Bundestag (German Parliament)

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The Reichstag is the German parliament building, one of the most famous Berlin attractions. It is the seat of German Bundestag, place where laws are made. It is the heard of German democracy that proves the dedication “Dem Deutschen Volke” (To the German People) mounted above the western portico of the Reichstag Building. The previous seat of German Bundestag was Bonn.

Sometimes the Bundestag is mistakenly called the Reichstag. From 1894 to 1933 the building was the venue for the sittings of the Reichstag, the Parliament of the German Empire and the Weimar Republic. After the World War II, the people of Berlin continued to refer to the building as the “Reichstag”, even though the “Reich” had long since ceased to exist.

The main organs of the Bundestag are the Presidium, President of the Bundestag, Council of elders, Committees, Committees of inquiry, Study Commissions, Petitions Committee and the Parliamentary Commissioner for the Armed Forces.

The building dates back to 1890s, the opening ceremony was on 5 December 1894. The construction had lasted ten years and its architect was Paul Wallot. Before moving Bundestag from Bonn to Berlin, the reconstruction was needed. Sir Norman Forster won the competition on 20 June 1991. There were some stormy discussions in the Council of Elders about the glass dome, but finally they agreed with its construction. The reconstruction was finished in April 1999. Sir Forster managed to preserve the historic shell of the building while creating the interior space for a modern, outward-looking parliament. German Bundestag is then a modern parliament wrapped in a historic cloak. The outer shape of the Reichstag building has not changed. Modern elements, however, have been integrated; old architecture is combined with futuristic-looking forms. The foundations of Reichstag building are still carried by oak piles that were driven in when construction began. Additional support now comes from twelve massive concrete pillars erected to carry the new glass cupola that weights 1200 tonnes. It has already become an internationally recognized symbol of Berlin. People from all the world visits the Bundestag and with about three million visitors a year, it is the world’s most-visited parliament.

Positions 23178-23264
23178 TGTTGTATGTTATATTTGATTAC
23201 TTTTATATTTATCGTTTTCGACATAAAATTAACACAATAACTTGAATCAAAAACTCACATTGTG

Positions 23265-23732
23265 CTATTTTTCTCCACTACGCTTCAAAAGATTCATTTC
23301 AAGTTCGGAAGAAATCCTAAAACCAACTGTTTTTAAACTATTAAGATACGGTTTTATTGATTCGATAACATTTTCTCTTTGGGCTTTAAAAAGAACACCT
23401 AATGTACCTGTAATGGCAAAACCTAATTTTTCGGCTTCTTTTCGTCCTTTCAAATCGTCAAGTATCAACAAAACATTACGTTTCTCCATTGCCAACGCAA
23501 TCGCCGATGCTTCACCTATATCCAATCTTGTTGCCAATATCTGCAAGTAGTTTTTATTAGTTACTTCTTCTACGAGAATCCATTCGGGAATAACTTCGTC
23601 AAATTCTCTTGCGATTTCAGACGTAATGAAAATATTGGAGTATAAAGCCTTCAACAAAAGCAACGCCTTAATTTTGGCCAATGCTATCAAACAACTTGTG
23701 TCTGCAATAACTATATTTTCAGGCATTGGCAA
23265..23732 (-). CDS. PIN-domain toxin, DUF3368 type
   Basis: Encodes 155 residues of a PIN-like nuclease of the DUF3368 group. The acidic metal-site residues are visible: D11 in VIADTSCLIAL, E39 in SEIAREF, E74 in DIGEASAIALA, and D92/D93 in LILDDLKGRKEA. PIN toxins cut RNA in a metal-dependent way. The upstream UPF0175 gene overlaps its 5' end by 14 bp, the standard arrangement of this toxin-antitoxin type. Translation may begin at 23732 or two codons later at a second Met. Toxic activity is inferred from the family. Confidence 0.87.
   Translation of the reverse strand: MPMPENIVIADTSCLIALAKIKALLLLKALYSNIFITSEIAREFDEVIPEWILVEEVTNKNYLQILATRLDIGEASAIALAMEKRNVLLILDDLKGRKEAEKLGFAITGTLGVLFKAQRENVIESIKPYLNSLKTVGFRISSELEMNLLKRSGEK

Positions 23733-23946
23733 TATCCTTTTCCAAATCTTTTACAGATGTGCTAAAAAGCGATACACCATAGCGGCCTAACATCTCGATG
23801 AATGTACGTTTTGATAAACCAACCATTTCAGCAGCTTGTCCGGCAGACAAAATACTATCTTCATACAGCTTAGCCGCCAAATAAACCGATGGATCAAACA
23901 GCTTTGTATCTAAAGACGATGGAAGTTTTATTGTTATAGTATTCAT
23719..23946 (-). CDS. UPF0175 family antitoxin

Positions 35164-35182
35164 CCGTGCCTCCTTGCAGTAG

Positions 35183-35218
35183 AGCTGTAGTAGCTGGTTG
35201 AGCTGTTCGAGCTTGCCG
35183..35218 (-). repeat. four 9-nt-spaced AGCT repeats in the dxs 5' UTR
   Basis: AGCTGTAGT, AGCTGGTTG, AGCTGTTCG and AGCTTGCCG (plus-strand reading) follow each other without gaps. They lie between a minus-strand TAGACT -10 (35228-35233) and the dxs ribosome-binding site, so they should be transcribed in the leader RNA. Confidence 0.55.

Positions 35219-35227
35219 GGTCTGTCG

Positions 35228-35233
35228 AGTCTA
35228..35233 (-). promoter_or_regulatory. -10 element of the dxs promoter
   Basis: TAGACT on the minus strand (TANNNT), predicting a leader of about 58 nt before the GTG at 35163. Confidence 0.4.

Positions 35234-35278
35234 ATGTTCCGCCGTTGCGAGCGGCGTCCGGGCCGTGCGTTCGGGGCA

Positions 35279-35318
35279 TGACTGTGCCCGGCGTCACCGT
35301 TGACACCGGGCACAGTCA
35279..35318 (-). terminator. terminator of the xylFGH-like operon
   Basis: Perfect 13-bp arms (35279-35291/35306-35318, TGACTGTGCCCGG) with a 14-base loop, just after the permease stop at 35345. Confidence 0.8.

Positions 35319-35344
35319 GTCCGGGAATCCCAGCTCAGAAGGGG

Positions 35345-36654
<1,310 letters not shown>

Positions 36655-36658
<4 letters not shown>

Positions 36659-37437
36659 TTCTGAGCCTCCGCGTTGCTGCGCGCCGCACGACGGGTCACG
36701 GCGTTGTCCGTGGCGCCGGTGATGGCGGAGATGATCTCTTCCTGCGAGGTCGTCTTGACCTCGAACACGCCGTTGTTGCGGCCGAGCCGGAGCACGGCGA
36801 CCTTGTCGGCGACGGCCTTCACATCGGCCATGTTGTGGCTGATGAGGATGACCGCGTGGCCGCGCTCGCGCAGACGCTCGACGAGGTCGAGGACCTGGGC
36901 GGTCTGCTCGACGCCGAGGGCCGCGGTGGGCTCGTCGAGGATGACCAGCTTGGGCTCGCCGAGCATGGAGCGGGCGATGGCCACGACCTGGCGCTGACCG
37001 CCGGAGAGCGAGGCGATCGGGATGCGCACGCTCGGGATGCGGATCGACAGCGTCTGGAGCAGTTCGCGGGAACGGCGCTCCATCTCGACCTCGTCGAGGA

Probably the most famous part of the interior is the federal eagle hanging on the front glazed wall of the plenary chamber, above the heads of the Members. It is often nicknamed “fat hen”. This heraldic symbol of the Federal Republic is made of aluminium and weights around two and a half tonnes. It covers a vast area of almost 58 square metres.
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